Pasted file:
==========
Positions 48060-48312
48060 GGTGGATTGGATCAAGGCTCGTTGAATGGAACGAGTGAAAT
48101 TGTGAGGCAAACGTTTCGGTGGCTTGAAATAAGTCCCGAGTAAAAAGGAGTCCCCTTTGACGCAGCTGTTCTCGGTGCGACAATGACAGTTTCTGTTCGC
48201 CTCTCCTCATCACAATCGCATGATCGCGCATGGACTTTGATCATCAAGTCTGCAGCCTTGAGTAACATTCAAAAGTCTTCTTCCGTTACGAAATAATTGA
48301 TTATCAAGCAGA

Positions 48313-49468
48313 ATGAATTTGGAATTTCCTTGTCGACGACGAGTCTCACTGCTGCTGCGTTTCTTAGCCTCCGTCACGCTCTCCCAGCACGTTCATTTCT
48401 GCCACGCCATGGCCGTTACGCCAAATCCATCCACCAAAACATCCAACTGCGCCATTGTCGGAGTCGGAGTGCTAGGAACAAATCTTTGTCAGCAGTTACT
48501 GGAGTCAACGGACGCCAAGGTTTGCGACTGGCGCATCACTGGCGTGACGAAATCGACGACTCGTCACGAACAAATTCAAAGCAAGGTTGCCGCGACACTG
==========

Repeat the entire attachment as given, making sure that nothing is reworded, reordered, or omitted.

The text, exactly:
Positions 48060-48312
48060 GGTGGATTGGATCAAGGCTCGTTGAATGGAACGAGTGAAAT
48101 TGTGAGGCAAACGTTTCGGTGGCTTGAAATAAGTCCCGAGTAAAAAGGAGTCCCCTTTGACGCAGCTGTTCTCGGTGCGACAATGACAGTTTCTGTTCGC
48201 CTCTCCTCATCACAATCGCATGATCGCGCATGGACTTTGATCATCAAGTCTGCAGCCTTGAGTAACATTCAAAAGTCTTCTTCCGTTACGAAATAATTGA
48301 TTATCAAGCAGA

Positions 48313-49468
48313 ATGAATTTGGAATTTCCTTGTCGACGACGAGTCTCACTGCTGCTGCGTTTCTTAGCCTCCGTCACGCTCTCCCAGCACGTTCATTTCT
48401 GCCACGCCATGGCCGTTACGCCAAATCCATCCACCAAAACATCCAACTGCGCCATTGTCGGAGTCGGAGTGCTAGGAACAAATCTTTGTCAGCAGTTACT
48501 GGAGTCAACGGACGCCAAGGTTTGCGACTGGCGCATCACTGGCGTGACGAAATCGACGACTCGTCACGAACAAATTCAAAGCAAGGTTGCCGCGACACTG